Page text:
• In November 2018, he reinstated sanctions targeting both Iran and states that trade with it.
    • It resulted in a downturn in Iran’s economy, pushing the value of its currency to record lows, quadrupling its annual inflation rate, driving away foreign investors and triggering protests.
    • The UK, Germany and France opposed the sanctions and set up an alternative payment mechanism aimed at helping international companies trade with Iran without facing US penalties.
    • UN sanctions remain lifted but they would automatically “snap back” in place for 10 years, with the possibility of a five-year extension, if Iran violates any aspect of the deal.

    Current Dynamics

    • USA’s Stand:
      • It is ready to “re-engage in meaningful diplomacy” on the issue.
      • It intends to rejoin the deal but insists that Iran must return to full compliance with the agreement first.
    • Iran’s Stand:
      • Iran has ruled out holding an informal meeting with the US and European powers on reviving the deal, insisting that the US must lift all of its unilateral sanctions first.
    • Iran has also started to restrict some site inspections by the IAEA.
      • The move is aimed at putting further pressure on the US and other parties to get the sanctions on oil, banking and financial sectors lifted.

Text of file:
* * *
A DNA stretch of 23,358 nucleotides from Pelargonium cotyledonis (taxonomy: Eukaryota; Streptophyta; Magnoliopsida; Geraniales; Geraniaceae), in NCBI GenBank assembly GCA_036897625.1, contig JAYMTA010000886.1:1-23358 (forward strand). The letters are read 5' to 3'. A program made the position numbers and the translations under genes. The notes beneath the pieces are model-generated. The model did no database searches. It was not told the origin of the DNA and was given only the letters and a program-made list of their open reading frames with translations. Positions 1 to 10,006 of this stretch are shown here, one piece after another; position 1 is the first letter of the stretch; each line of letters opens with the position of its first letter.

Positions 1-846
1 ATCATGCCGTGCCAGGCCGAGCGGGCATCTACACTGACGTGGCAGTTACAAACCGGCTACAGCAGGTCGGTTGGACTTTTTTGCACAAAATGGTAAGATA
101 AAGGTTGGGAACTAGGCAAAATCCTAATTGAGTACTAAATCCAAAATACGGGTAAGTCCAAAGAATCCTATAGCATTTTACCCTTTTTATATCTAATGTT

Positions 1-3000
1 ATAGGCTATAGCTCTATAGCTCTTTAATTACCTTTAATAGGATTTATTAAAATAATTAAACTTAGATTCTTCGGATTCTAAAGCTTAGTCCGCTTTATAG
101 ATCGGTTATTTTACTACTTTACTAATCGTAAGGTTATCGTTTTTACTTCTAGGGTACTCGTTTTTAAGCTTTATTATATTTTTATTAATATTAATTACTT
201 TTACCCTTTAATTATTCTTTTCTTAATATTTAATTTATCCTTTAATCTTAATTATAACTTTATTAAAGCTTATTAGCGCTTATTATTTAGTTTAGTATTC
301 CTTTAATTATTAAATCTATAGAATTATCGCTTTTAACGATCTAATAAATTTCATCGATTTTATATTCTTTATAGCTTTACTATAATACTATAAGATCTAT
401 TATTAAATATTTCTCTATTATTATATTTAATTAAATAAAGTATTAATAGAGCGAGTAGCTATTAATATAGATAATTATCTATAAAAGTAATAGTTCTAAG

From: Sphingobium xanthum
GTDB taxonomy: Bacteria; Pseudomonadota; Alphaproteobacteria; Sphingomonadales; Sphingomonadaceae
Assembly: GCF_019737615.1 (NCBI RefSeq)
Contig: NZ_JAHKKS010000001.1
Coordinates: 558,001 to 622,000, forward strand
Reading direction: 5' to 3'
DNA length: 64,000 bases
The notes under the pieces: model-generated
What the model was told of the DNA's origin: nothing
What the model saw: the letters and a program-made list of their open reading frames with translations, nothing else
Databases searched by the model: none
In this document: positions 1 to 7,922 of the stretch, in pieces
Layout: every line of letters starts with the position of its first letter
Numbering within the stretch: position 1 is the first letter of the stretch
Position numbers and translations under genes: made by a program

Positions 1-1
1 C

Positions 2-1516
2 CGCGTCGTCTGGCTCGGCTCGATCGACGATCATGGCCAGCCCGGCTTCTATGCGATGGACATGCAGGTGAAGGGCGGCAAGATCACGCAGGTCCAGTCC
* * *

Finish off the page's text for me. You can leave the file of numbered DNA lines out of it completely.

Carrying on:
• In the past, IAEA also highlighted that Iran has been increasing the production of enriched uranium.
    • The IAEA and Iranian diplomats have struck a “temporary” deal to continue inspection of Iran’s nuclear plants for three more months, which keeps open the diplomatic path to revive the deal.

    Significance for India

    • Removing sanctions may revive India’s interest in the Chabahar port, Bandar Abbas port, and other plans for regional connectivity.
    • This would further help India to neutralize the Chinese presence in Gwadar port, Pakistan.
    • Restoration of ties between the US and Iran will help India to procure cheap Iranian oil and aid in energy security.

    International Atomic Energy Agency

    • Popularly known as the world’s “Atoms for Peace and Developmentorganisation, the IAEA is the international centre for cooperation in the nuclear field.